> On Apr 11, 2018, at 8:41 PM, Mark Pizzolato <m...@infocomm.com> wrote:
> On Tuesday, April 10, 2018 at 10:15 AM, Johnny Billquist wrote:
>>> ...
>> I certainly hope not. Like I said, this is cosmetic. MSCP reports disk size 
>> directly,
>> and the id is just for information. Anything that is mad enough to assume 
>> size
>> based on the id instead of the size reported by the device would be some
>> seriously broken software.
> Well, most of the third party MSCP controllers provided a constant Media ID 
> that
> identified the drive as an RA81.  In general, since that was really cosmetic 
> it shouldn't
> have mattered.  I vaguely recall that some Ultrix file system generation 
> logic used
> the drive type to determine presumed values for the disk geometry for 
> cylinder 
> boundary alignment, but no matter what that choice really didn't matter.

The ID string is just a string, for display.  RSTS displays it (in the 
"hardware list" command in the boot program "init").  But there is also in MSCP 
a way to ask for geometry, which MSCP views as sectors, tracks, cylinders, and 
"groups".  That too is informational since addressing is by LBA, but the intent 
was to allow an OS to do geometry-aware optimization if it wanted to.  Deriving 
geometry from the device ID would be wrong, but asking for it explicitly would 
be valid.

>>> The arbitrary sized disk actually uses the RA82 encoded value for its Media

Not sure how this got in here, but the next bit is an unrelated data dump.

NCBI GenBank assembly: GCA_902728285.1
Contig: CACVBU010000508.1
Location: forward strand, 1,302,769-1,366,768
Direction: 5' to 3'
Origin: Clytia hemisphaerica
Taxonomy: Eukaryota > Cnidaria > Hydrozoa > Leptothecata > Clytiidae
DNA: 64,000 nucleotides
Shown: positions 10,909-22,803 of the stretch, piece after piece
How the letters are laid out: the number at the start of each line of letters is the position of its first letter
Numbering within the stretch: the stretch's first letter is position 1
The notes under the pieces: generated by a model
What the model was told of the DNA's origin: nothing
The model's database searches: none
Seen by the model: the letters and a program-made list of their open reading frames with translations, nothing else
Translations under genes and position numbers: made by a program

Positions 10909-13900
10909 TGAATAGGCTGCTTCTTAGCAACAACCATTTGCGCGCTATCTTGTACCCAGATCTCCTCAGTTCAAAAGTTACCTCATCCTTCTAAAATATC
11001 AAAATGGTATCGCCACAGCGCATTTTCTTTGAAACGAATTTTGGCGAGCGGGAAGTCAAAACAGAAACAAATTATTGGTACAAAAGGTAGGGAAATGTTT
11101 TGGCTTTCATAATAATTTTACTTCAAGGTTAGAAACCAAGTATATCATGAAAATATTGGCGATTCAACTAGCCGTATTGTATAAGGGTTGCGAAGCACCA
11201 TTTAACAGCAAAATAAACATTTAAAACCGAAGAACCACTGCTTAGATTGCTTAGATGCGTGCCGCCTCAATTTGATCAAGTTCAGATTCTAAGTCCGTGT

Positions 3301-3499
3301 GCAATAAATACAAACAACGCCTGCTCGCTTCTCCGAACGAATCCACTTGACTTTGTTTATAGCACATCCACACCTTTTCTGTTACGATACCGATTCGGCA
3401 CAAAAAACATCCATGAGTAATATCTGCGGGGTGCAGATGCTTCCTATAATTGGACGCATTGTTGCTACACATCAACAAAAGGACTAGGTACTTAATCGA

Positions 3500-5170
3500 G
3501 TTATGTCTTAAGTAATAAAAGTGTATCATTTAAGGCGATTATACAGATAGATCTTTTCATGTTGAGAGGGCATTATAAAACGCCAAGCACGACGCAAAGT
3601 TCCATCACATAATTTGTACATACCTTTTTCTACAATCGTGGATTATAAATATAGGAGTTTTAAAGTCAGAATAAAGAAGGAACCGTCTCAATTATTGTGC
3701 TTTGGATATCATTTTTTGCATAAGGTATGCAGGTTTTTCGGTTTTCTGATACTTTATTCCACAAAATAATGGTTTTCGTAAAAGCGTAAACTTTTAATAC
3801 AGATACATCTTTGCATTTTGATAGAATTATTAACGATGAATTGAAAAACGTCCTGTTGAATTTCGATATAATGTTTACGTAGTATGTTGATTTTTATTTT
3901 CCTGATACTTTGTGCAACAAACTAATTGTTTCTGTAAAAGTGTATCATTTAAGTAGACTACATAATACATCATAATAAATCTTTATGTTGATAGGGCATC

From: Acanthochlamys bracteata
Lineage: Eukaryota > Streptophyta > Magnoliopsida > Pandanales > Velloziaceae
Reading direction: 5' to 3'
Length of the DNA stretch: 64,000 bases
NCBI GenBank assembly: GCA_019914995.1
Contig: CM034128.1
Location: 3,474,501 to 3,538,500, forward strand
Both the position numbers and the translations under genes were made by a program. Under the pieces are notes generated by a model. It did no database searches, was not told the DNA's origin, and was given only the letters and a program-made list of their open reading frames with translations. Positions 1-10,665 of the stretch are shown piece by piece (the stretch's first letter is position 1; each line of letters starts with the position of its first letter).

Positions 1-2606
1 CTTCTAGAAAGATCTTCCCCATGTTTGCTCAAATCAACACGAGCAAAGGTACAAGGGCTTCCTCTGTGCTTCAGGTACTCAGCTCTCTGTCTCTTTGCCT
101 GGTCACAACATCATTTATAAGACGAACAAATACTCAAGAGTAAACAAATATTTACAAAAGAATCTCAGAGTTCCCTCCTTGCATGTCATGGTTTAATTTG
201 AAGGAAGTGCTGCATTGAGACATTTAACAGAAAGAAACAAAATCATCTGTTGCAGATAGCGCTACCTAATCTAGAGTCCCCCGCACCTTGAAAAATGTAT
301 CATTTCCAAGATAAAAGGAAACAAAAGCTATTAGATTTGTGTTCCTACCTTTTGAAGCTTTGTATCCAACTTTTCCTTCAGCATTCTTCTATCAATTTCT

>>> ID.
>>> This is ONLY when the disk is created.  When a disk is subsequently 
>>> attached,
>>> whatever drive type is either default OR explicitly specified with a SET RQn
>>> RA90 (or one of the many other choices in the list) is what the drive type 
>>> ends
>>> up as when the media id is passed to the OS.  Current Simh RQ devices 
>>> autosize
>>> and don't worry about the default size that a particular drive type 
>>> originally
>>> started as.
>> Like I said, this is cosmetic. It just looks very silly to have a disk 
>> reported as
>> being an RA81 (or whatever) when the disk is in fact no such thing. And since
>> the ID can contain any kind of name within the limitations on such names,
>> there isn't really a good reason why it would be limited to such a small set 
>> as it
>> currently is.
> DEC controllers only connected DEC drives, so the current simulation behavior
> is consistent with how things worked originally.  I don't recall any third 
> party 
> MSCP controllers which let the user tweak what Media ID was reported for 
> each drive.
>>>> And that limitation of 7 is obviously because of limitations on SCSI,
>>>> which can only have 8 devices on the bus, and the controller is one.

I thought it was 15 devices -- 4 bit LUN number with the value 7 reserved for 
the controller.


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